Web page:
New in this one is the “machine for science,” which is a central place for ducts and exhausts at the top of the building that helps streamline the design of the utilities. Additionally, the machine for science creates a central outlet for all of the building’s exhaust, which is something the other two ISC buildings do not have.
Besides the machine for science, the ISC-3 comes with a new Starbucks café and laboratory space that is completely vibration free, something that no other science building has been able to offer at the College. ISC-3 also gives the applied sciences department an official home. The building cost $74.18 million and is expected to be finished Sept. 7. While much of the building is already in use, electrical difficulties in the main lecture hall have delayed its use.
Integrated Wellness Center
Over the summer, the College completed demolition of what used to be the Lodges, small houses that used to be the home to upperclassmen. In their place, the College will build the Integrated Wellness Center to expand the resources offered at the Student Health Center and the Counseling Center.
All that is completed for this project is the underground utilities, but the projected completion date is February 2018.
Andrews Hall Darkroom
Art and art history professor Eliot Dudik was the mastermind behind the new darkroom in Andrews Hall. He coordinated and bought most of the equipment and converted old studio space. Dudik did most of the work, according to Boy, although the College did give $46,000 in addition to art department funds for finishing touches on the $146,000 space.
While there is not a set completion date for the project, installation of the equipment is almost done.
The first step in completely renovating Landrum Hall, picking the architect, was recently finished. In May, design for the hall will be finished, and ideally renovation will begin after the 2017 graduation. This project will last for a full year, following the model that Senior Vice President for Finance and Administration Sam Jones said the Board of Visitors preferred.
When we needed to renovate we used to do it over the summer and then let students move back in during the school year, which meant that it would take multiple summers to finish a project,” Jones said.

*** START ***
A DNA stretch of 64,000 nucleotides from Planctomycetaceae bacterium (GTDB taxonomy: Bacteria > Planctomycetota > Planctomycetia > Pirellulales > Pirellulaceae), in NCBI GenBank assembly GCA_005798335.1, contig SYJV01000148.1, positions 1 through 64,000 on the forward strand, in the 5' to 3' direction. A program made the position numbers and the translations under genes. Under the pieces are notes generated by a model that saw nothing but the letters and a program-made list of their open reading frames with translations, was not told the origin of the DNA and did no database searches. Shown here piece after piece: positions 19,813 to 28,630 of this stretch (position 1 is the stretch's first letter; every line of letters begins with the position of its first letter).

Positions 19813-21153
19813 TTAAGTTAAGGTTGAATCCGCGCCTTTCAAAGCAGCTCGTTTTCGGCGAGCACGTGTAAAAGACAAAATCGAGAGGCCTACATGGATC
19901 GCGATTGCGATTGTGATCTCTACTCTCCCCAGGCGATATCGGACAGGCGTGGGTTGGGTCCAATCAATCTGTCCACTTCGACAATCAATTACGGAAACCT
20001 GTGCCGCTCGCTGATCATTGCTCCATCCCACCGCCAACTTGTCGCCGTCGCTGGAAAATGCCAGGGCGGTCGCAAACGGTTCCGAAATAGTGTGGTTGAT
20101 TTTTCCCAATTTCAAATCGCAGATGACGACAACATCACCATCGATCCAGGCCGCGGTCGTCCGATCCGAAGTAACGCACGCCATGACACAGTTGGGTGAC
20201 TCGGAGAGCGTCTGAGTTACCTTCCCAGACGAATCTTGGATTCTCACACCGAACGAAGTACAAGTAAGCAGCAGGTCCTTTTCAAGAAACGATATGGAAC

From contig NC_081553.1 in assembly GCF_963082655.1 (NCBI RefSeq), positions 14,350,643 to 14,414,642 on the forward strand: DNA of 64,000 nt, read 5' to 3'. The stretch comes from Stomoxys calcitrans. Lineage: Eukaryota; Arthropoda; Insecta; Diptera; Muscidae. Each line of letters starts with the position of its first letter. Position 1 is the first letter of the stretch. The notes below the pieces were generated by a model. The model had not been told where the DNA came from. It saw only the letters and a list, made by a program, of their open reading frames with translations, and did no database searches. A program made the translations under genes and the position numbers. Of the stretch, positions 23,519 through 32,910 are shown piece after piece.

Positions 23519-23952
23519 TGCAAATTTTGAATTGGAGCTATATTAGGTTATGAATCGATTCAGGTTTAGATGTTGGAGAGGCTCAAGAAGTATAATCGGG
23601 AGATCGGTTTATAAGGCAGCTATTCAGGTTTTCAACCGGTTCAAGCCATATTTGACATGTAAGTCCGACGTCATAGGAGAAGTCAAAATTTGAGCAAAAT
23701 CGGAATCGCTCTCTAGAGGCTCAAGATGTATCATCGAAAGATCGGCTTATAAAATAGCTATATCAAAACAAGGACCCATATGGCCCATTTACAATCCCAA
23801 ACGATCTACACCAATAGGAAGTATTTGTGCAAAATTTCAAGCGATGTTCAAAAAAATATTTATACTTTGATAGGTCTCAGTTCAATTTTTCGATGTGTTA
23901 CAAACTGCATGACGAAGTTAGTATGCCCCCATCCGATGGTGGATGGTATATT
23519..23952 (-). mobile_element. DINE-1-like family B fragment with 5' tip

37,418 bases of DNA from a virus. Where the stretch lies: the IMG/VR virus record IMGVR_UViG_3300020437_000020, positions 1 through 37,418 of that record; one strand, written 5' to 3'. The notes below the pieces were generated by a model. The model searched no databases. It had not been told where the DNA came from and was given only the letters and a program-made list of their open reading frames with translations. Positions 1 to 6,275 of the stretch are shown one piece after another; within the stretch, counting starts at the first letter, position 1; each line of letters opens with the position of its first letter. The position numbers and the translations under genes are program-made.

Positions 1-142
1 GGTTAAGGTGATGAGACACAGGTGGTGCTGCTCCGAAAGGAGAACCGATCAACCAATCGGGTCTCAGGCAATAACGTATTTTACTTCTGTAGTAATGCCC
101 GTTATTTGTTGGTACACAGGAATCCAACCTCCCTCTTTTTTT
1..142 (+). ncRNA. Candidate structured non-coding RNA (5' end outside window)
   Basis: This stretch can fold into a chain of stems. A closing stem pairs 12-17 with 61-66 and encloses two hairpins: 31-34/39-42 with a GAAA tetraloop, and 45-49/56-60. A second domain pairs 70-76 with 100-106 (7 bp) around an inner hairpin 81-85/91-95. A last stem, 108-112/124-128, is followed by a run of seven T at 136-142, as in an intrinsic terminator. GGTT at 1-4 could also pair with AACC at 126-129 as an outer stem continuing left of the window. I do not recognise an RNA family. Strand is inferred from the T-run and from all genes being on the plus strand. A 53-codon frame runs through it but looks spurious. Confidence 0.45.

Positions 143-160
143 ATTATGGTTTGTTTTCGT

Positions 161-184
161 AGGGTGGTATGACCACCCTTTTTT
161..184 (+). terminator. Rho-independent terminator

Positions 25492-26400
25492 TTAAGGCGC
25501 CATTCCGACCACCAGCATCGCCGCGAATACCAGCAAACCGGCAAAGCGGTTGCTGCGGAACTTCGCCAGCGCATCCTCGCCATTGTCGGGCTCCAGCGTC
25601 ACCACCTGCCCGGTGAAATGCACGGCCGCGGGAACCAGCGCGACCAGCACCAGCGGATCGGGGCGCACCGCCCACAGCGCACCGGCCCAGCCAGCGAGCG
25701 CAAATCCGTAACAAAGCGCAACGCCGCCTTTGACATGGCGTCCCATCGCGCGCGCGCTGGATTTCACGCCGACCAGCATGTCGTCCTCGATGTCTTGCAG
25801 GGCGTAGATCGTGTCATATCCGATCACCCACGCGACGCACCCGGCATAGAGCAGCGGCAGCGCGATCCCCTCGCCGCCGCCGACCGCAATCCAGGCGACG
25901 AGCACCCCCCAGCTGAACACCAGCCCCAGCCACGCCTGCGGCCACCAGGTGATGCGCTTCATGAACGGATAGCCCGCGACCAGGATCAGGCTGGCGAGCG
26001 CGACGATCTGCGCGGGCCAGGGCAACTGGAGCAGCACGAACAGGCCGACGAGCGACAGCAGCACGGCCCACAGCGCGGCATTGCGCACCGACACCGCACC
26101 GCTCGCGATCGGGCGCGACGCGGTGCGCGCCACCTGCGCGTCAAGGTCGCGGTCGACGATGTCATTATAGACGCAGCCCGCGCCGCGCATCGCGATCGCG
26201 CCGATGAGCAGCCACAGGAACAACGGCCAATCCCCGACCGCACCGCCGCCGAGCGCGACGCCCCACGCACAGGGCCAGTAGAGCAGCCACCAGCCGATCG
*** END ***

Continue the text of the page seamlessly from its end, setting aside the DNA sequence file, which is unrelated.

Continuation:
“When we needed to renovate we used to do it over the summer and then let students move back in during the school year, which meant that it would take multiple summers to finish a project,” Jones said. “The Board of Visitors recommended just doing 15 month projects and taking a dorm off-line for the whole time.”
One of the major changes that will be made to Landrum is the addition of air conditioning; the College recently laid lines for a fourth air cooler that will make this possible.
One Tribe Place
Demolition to the 1988 wing of One Tribe Place was scheduled to begin in the summer of 2016 but was delayed to accommodate the wishes of others involved in the redesign process. It was apparent leading up to the demolition that re-finalizing the set electrical design for after the demolition would be necessary. Now, once the electrical design is complete, demolition will begin between the hours of 9:00 a.m. and 5:00 p.m. and should be completed by graduation in May 2017.
Hickson Experiential Learning Center
The Hickson Experiential Learning Center is a 12,400 square foot addition to the Marshall-Wythe School of Law that will give law students new space to hold clinics for community engagement and will also include another mock trial space.
This addition will be connected through a glass walkway. The project is scheduled to be completed in January of 2017 and cost $7.308 million.
New Utility Plant
Starting in February 2017, construction on a new utility plant along Ukrop Way will begin. This new utility plant will support the Earl Gregg Swem Library and the new Performing Arts Center.
On efforts to modernize construction, the building will have glass sides adjacent to Adair Hall and will have brick sides facing toward old campus.
If all goes according to plan, construction on the new utility plant will be completed by February 2018.
Performing Arts Center
Over three years ago, the College picked a designer for their proposed performing arts center, which would provide temporary stage and rehearsal space while Phi Beta Kappa Memorial Hall is renovated.
At this time, it is not clear if the College will purchase space off campus or renovate an existing campus building for this purpose. Additionally, there will be space for set construction in design, potentially near the Dillard Complex.
Ideally, construction will begin in 2018 and last for one year Boy said.